Rhoda Graves was active in Republican politics in 1917 when New York passed women’s suffrage. When it became the law of the land in 1920, it made the possibility of holding elective office an attractive option for some women.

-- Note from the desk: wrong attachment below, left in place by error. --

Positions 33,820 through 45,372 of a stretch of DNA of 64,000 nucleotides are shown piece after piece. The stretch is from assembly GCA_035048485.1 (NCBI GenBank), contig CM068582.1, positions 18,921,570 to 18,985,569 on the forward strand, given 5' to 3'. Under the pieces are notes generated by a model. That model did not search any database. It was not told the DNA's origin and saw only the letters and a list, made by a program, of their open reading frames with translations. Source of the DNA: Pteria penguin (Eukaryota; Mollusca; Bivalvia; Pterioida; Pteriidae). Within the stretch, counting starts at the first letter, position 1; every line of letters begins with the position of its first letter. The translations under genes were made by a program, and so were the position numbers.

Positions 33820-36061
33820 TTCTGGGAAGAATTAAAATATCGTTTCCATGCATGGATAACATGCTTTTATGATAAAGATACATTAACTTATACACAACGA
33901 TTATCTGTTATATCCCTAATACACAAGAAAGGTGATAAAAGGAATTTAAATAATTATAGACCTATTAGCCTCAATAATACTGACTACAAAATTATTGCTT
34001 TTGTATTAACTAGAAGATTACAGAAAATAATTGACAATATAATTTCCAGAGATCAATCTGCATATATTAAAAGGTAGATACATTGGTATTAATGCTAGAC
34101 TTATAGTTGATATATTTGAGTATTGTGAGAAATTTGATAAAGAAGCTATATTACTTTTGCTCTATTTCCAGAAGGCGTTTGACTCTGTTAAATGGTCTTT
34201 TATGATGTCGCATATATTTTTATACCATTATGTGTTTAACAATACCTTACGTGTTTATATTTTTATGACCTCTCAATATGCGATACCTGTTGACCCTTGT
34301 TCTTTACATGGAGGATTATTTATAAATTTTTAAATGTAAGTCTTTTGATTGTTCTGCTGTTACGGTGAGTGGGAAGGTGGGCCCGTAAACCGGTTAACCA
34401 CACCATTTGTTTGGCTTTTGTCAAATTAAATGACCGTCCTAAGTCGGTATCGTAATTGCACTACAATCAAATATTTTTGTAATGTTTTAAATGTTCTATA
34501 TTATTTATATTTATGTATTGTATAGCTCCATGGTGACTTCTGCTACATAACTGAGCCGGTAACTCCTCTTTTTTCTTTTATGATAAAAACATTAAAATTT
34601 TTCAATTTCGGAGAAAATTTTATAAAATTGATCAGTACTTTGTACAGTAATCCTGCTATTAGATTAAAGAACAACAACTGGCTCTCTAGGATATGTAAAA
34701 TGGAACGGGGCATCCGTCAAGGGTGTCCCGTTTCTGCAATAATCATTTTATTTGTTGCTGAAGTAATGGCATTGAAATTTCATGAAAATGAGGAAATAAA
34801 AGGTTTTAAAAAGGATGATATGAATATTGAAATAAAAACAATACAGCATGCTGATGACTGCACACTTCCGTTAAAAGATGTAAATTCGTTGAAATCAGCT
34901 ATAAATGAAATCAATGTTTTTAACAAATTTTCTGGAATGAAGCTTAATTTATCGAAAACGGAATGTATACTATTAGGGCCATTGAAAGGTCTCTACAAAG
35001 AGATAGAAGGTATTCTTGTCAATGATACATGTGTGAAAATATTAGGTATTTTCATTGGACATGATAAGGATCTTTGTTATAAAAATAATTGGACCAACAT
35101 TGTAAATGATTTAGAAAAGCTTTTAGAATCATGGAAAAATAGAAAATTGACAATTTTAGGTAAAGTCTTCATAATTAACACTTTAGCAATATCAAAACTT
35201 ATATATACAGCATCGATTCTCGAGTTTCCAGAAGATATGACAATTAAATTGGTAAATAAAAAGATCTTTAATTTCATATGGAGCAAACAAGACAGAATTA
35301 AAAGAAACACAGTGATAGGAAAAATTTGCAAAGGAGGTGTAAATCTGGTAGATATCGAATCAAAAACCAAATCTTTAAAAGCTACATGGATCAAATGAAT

In 1921, Rhoda’s close friend, ten-year assemblyman Frank Seaker, retired from public office, and William Laidlaw, nominated to replace him, served for the next three years. It’s not clear what the machinations were behind Laidlaw’s decision not to run for another term, but there’s no doubt the big announcement that followed was the work of Rhoda, Perle (her husband), Frank Seaker, and supporters among party leaders. Seeking the GOP nomination for an Assembly position was none other than Rhoda Graves of Gouverneur — a woman! » Continue Reading.